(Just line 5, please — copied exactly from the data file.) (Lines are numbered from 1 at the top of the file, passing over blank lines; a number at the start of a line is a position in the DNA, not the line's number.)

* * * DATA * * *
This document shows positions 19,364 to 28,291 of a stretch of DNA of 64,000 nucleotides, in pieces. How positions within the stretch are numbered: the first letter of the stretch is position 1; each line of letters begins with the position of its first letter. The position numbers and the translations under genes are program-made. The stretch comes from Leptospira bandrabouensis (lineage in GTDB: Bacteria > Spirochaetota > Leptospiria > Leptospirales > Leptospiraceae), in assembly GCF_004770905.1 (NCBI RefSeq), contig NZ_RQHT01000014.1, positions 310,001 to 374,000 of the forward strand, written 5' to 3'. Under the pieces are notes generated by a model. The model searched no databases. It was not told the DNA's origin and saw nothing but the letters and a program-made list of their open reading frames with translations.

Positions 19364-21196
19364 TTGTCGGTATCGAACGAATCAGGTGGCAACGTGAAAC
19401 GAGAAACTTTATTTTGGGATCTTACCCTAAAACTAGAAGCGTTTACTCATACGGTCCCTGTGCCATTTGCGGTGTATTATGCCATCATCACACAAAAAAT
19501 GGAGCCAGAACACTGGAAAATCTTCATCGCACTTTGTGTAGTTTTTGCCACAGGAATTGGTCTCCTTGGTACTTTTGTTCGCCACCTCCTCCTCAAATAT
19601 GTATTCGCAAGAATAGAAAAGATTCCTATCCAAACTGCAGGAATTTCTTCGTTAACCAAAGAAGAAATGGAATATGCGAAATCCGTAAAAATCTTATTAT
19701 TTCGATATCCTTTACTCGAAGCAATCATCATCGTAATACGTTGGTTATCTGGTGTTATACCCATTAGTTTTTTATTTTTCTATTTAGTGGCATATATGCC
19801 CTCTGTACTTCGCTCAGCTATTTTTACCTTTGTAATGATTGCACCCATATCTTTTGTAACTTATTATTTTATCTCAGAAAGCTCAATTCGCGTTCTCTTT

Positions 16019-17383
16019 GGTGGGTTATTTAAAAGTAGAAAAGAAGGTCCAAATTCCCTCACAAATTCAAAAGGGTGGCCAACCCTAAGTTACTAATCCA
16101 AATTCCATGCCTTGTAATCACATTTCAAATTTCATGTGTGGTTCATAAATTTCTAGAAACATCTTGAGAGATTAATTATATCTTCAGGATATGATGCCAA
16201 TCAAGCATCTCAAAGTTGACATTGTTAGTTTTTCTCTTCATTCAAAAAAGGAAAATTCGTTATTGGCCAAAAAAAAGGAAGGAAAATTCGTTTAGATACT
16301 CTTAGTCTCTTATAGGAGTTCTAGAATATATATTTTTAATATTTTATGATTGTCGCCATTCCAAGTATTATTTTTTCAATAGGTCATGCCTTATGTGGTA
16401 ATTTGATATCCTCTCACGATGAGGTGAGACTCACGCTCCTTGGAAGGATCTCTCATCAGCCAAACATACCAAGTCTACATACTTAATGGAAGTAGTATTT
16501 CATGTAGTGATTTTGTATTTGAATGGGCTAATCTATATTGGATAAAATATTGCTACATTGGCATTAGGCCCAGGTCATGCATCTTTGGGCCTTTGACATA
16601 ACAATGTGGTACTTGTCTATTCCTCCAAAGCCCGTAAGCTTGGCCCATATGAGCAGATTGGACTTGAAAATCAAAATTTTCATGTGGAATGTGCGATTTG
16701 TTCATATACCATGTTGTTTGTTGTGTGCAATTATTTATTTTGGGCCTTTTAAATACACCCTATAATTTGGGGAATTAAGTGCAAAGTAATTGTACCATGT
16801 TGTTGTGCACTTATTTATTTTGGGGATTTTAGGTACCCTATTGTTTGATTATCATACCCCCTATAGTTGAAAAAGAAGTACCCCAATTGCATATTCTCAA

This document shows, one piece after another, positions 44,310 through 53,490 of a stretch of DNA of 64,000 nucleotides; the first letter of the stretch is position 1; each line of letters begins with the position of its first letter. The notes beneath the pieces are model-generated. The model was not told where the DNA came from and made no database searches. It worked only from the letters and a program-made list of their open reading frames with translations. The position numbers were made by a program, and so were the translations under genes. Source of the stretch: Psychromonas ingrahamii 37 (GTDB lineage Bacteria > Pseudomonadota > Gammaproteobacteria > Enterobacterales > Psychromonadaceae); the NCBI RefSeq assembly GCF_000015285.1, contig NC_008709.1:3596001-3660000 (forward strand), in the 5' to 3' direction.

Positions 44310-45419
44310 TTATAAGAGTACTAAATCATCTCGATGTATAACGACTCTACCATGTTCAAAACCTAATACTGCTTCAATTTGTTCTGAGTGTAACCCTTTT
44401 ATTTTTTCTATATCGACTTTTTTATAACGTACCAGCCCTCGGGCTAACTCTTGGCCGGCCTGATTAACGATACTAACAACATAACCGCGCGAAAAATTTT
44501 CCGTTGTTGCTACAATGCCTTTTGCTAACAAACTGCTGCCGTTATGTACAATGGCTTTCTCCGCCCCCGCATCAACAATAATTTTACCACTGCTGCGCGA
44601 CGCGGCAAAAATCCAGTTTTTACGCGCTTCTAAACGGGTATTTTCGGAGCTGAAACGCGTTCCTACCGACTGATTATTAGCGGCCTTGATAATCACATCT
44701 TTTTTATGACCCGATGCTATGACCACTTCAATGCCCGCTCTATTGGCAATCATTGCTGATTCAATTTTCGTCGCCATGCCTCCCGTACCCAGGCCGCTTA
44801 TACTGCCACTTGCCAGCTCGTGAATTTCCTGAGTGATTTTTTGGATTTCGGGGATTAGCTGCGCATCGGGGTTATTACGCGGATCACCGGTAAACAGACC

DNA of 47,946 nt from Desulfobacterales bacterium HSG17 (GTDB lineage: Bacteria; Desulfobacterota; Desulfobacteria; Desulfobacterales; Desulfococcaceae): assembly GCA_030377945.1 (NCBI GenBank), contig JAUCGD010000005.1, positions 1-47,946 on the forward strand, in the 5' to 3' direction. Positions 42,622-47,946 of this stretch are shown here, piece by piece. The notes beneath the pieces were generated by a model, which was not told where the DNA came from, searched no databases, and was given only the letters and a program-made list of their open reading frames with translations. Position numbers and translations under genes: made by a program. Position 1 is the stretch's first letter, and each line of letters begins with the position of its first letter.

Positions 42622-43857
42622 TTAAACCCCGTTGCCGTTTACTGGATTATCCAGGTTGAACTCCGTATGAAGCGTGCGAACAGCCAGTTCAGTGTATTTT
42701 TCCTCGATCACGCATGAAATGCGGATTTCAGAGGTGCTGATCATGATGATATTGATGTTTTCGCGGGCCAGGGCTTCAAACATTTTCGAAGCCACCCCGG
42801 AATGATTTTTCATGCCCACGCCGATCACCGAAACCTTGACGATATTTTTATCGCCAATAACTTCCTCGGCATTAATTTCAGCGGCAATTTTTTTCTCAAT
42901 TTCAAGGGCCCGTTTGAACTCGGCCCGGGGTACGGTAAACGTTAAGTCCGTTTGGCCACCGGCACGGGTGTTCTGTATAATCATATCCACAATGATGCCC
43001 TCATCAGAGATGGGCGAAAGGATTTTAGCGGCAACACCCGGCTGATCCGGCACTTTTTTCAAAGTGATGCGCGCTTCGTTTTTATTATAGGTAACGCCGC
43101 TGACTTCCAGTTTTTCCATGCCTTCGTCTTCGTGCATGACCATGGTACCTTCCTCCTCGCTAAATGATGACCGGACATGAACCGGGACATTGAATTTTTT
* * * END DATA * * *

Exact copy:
19501 GGAGCCAGAACACTGGAAAATCTTCATCGCACTTTGTGTAGTTTTTGCCACAGGAATTGGTCTCCTTGGTACTTTTGTTCGCCACCTCCTCCTCAAATAT